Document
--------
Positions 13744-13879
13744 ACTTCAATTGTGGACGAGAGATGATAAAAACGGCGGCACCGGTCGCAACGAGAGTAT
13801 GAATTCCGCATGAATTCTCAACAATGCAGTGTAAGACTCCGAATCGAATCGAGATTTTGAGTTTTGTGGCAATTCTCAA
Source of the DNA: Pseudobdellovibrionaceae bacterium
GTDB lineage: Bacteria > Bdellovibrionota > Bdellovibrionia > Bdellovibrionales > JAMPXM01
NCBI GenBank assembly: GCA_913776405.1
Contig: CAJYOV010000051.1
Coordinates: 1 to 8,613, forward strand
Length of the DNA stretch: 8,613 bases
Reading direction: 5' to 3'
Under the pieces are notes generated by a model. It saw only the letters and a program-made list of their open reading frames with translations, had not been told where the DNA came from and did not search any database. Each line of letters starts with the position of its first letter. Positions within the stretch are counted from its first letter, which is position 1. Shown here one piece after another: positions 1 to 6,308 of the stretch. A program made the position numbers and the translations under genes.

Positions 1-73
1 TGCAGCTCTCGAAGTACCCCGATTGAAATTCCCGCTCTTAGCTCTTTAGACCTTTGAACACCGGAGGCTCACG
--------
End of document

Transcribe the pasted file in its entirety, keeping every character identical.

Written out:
Positions 13744-13879
13744 ACTTCAATTGTGGACGAGAGATGATAAAAACGGCGGCACCGGTCGCAACGAGAGTAT
13801 GAATTCCGCATGAATTCTCAACAATGCAGTGTAAGACTCCGAATCGAATCGAGATTTTGAGTTTTGTGGCAATTCTCAA
Source of the DNA: Pseudobdellovibrionaceae bacterium
GTDB lineage: Bacteria > Bdellovibrionota > Bdellovibrionia > Bdellovibrionales > JAMPXM01
NCBI GenBank assembly: GCA_913776405.1
Contig: CAJYOV010000051.1
Coordinates: 1 to 8,613, forward strand
Length of the DNA stretch: 8,613 bases
Reading direction: 5' to 3'
Under the pieces are notes generated by a model. It saw only the letters and a program-made list of their open reading frames with translations, had not been told where the DNA came from and did not search any database. Each line of letters starts with the position of its first letter. Positions within the stretch are counted from its first letter, which is position 1. Shown here one piece after another: positions 1 to 6,308 of the stretch. A program made the position numbers and the translations under genes.

Positions 1-73
1 TGCAGCTCTCGAAGTACCCCGATTGAAATTCCCGCTCTTAGCTCTTTAGACCTTTGAACACCGGAGGCTCACG